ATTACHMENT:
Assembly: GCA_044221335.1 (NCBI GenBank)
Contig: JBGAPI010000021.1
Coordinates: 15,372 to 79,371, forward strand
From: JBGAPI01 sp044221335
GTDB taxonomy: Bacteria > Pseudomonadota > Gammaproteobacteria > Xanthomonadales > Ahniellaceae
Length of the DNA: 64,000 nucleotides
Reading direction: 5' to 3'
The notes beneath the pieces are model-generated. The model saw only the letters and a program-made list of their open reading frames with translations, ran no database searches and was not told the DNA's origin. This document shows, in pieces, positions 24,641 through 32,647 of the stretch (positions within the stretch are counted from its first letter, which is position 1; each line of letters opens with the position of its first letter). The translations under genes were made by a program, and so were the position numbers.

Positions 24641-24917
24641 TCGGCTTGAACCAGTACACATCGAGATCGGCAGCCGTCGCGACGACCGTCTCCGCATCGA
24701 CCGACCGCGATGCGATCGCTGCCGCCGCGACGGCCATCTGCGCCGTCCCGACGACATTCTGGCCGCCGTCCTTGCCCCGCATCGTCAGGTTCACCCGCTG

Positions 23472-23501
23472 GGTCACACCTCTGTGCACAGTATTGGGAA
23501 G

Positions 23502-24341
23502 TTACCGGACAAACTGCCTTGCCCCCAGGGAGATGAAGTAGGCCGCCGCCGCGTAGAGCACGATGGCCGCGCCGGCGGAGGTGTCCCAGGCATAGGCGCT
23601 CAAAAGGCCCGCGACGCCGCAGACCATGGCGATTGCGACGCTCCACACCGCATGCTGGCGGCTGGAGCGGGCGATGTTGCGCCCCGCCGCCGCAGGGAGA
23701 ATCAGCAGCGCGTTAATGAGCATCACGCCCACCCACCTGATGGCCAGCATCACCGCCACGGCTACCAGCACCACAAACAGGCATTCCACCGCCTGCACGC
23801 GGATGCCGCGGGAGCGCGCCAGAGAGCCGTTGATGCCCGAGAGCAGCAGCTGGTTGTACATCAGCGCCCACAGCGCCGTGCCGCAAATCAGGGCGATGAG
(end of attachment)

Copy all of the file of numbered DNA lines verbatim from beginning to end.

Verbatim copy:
Assembly: GCA_044221335.1 (NCBI GenBank)
Contig: JBGAPI010000021.1
Coordinates: 15,372 to 79,371, forward strand
From: JBGAPI01 sp044221335
GTDB taxonomy: Bacteria > Pseudomonadota > Gammaproteobacteria > Xanthomonadales > Ahniellaceae
Length of the DNA: 64,000 nucleotides
Reading direction: 5' to 3'
The notes beneath the pieces are model-generated. The model saw only the letters and a program-made list of their open reading frames with translations, ran no database searches and was not told the DNA's origin. This document shows, in pieces, positions 24,641 through 32,647 of the stretch (positions within the stretch are counted from its first letter, which is position 1; each line of letters opens with the position of its first letter). The translations under genes were made by a program, and so were the position numbers.

Positions 24641-24917
24641 TCGGCTTGAACCAGTACACATCGAGATCGGCAGCCGTCGCGACGACCGTCTCCGCATCGA
24701 CCGACCGCGATGCGATCGCTGCCGCCGCGACGGCCATCTGCGCCGTCCCGACGACATTCTGGCCGCCGTCCTTGCCCCGCATCGTCAGGTTCACCCGCTG

Positions 23472-23501
23472 GGTCACACCTCTGTGCACAGTATTGGGAA
23501 G

Positions 23502-24341
23502 TTACCGGACAAACTGCCTTGCCCCCAGGGAGATGAAGTAGGCCGCCGCCGCGTAGAGCACGATGGCCGCGCCGGCGGAGGTGTCCCAGGCATAGGCGCT
23601 CAAAAGGCCCGCGACGCCGCAGACCATGGCGATTGCGACGCTCCACACCGCATGCTGGCGGCTGGAGCGGGCGATGTTGCGCCCCGCCGCCGCAGGGAGA
23701 ATCAGCAGCGCGTTAATGAGCATCACGCCCACCCACCTGATGGCCAGCATCACCGCCACGGCTACCAGCACCACAAACAGGCATTCCACCGCCTGCACGC
23801 GGATGCCGCGGGAGCGCGCCAGAGAGCCGTTGATGCCCGAGAGCAGCAGCTGGTTGTACATCAGCGCCCACAGCGCCGTGCCGCAAATCAGGGCGATGAG